Taking advice from mentors is ridden with problems too. They have an ego and a reputation to defend. Before I went into medicine, Every. Single. Doctor. I met told me not to do it. They told me I would regret it. Once I was in it, it was a different game. They couldn’t talk to me earnestly like before because they had standards and facades to uphold – a vision to sell. Any complaint regarding the issues in medicine goes down like we’re in the Stanford prison experiment. Ok, it’s not a sales pitch, but it’s a perversely related beast based on a conflict of interest.
The reason advising in various shapes and forms is a whole industry, is that it sells. It sells just like Coke. Advice is a product, it’s the intangible magic pill – one that makes us feel good too.
Is this advice contextual?
Advice without context is meaningless. That part of the advice industry that is tailored is useful. So for example, a one-on-one consultation with a doctor or lawyer, an engagement with a management consultant would be contextual. They ask questions, in other words, they find out the context. All advice should really always carry the same disclaimers as medical advice. For example, Marcus Aurelius’ advice to live every day like it’s our last isn’t right for everyone. Similarly, just because Jimmy does better on the purple inhaler doesn’t mean that Bobby will too. It wouldn’t be right for Jimmy to tell Bobby to throw out his brown inhaler and buy a purple one. This logic should be applied to all advice.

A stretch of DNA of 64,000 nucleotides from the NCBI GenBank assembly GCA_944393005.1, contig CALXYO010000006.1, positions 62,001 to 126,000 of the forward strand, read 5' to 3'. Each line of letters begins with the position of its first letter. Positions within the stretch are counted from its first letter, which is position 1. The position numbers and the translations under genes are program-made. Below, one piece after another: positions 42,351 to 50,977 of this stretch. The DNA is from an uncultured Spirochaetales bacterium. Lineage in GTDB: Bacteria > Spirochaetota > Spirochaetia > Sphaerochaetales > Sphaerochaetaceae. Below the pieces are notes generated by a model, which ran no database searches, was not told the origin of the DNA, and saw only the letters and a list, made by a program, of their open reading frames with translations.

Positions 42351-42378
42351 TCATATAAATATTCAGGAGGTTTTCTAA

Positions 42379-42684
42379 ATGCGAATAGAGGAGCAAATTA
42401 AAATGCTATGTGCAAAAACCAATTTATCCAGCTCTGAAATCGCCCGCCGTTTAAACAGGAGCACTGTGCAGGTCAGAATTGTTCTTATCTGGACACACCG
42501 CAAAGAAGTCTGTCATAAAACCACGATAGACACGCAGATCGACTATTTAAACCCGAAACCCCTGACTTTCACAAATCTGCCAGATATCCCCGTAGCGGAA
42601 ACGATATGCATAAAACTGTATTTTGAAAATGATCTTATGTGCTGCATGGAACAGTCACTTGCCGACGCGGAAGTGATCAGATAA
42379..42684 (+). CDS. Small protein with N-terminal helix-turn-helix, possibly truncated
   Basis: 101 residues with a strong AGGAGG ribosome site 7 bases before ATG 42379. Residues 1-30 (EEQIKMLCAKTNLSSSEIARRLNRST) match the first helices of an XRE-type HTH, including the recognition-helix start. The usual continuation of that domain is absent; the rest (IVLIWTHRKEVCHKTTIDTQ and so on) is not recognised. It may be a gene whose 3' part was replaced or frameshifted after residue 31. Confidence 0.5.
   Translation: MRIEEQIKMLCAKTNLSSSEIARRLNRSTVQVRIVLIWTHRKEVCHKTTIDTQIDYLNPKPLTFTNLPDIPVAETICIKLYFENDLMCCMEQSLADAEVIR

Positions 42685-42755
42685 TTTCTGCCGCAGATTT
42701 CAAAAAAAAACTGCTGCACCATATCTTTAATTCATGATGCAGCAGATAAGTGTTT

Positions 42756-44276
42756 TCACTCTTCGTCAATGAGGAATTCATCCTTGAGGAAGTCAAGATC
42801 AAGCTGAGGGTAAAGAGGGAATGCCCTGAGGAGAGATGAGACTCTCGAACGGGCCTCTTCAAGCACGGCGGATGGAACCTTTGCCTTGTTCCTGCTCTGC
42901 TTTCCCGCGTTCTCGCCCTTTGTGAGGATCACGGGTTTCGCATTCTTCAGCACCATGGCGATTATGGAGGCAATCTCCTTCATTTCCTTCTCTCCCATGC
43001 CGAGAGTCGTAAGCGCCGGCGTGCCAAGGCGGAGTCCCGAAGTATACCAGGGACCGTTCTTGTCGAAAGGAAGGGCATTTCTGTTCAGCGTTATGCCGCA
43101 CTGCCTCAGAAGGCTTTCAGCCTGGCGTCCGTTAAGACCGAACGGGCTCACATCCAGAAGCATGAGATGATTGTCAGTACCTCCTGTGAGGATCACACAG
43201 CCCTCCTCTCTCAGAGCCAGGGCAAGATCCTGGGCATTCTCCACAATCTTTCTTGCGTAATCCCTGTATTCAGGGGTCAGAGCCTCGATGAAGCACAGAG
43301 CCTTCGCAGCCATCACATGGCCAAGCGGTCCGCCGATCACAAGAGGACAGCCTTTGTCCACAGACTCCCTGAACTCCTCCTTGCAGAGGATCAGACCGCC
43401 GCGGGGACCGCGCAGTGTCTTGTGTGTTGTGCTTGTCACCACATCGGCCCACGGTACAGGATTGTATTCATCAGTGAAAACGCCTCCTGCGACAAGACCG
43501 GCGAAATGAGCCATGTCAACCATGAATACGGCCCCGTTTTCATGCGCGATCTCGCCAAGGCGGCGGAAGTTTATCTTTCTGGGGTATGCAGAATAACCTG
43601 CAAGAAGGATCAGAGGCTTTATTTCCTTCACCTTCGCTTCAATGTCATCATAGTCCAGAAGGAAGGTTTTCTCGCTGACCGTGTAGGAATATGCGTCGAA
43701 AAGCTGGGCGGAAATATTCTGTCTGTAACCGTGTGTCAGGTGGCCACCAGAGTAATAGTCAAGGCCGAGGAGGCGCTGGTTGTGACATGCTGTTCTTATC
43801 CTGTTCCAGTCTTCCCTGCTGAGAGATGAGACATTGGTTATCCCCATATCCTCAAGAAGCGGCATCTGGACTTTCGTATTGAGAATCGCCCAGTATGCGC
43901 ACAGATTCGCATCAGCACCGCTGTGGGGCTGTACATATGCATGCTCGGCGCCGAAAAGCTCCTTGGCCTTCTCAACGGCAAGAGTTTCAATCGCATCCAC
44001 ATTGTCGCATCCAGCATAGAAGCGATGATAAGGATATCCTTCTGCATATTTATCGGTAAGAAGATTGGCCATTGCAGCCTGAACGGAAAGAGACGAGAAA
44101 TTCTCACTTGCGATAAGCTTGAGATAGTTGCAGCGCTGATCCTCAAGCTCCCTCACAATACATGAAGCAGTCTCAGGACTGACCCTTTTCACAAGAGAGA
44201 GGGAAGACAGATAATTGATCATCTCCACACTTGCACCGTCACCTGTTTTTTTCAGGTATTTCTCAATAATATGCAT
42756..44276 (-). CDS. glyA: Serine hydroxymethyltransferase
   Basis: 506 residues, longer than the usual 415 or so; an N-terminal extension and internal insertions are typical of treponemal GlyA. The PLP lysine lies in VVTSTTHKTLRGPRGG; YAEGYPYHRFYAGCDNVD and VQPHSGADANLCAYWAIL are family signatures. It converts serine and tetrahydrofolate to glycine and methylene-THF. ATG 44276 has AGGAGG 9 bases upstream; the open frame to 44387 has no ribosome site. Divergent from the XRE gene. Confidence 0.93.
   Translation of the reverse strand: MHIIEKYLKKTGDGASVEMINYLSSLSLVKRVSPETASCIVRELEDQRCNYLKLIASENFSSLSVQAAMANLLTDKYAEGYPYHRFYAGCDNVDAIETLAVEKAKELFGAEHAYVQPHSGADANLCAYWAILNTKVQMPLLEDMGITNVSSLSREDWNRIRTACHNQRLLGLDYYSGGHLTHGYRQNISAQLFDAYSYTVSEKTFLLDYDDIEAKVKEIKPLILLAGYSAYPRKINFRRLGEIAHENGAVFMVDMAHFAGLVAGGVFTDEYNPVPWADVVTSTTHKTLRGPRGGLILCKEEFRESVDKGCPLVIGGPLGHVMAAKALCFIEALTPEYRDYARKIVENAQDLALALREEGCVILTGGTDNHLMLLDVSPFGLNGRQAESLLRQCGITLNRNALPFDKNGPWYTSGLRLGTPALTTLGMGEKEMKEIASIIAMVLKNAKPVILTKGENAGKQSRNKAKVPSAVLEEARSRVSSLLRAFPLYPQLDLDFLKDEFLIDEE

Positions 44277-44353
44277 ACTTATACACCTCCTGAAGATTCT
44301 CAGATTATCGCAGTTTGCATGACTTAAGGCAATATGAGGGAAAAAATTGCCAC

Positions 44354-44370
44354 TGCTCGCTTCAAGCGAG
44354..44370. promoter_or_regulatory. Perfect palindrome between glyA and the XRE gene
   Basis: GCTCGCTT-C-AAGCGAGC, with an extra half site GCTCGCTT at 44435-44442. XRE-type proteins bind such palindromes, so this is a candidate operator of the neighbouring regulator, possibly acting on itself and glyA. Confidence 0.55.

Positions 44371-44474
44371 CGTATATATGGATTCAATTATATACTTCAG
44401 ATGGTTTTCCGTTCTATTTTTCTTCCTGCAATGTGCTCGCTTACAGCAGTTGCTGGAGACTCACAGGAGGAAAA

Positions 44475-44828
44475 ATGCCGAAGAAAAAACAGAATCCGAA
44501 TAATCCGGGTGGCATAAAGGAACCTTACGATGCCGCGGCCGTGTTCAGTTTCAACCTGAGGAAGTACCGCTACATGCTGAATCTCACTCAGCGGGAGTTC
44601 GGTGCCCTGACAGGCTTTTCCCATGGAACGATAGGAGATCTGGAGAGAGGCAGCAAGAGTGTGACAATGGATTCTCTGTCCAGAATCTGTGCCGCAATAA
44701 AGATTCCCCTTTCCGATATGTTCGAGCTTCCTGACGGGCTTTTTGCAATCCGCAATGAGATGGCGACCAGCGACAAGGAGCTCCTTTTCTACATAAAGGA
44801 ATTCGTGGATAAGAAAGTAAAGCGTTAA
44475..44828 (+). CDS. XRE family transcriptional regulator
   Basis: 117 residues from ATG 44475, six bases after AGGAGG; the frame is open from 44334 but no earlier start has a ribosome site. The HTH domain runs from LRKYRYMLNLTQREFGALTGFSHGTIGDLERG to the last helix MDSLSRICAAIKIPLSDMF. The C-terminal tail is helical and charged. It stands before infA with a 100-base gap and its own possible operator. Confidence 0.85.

This is one of the reasons why “secrets” often traded by people who did well in something are of limited value. They lack context. Furthermore, this is made worse by a certain cognitive bias: once one learns something, it is virtually impossible to imagine not knowing about it.
Daniel Kahneman, in his wonderful Thinking Fast and Slow, showed that we have 2 systems: one intuitive, stereotype-driven fast system, and the other logical slow system. The trick here is that everyone’s fast system is slightly different. The point of giving advice is to elicit an idiosyncrasy about this particular person’s fast system that is so far from reality that it is hurting them.
Do I want to swap places with this person?
It’s only a crude proxy, it doesn’t always apply, but generally, unless a person is living your dream at least in that aspect of their life on which they are advising – it’s probably not worth taking their advice. It still a valuable data point, but not good advice. This is why it is hard to take advice from overweight doctors and why reading the biographies of philosophers has me feeling shocked with their trail of pregnant land ladies and other hypocrisies. It is also the reason why role models are usually more beneficial than advice givers.
And yes, I know that someone out there will call this advice – or even meta-advice! However, I don’t think it is possible to give advice by asking questions. Questions direct people to narrower answers, but I do believe that this set of filters will lead to more thoughtful and relevant decisions.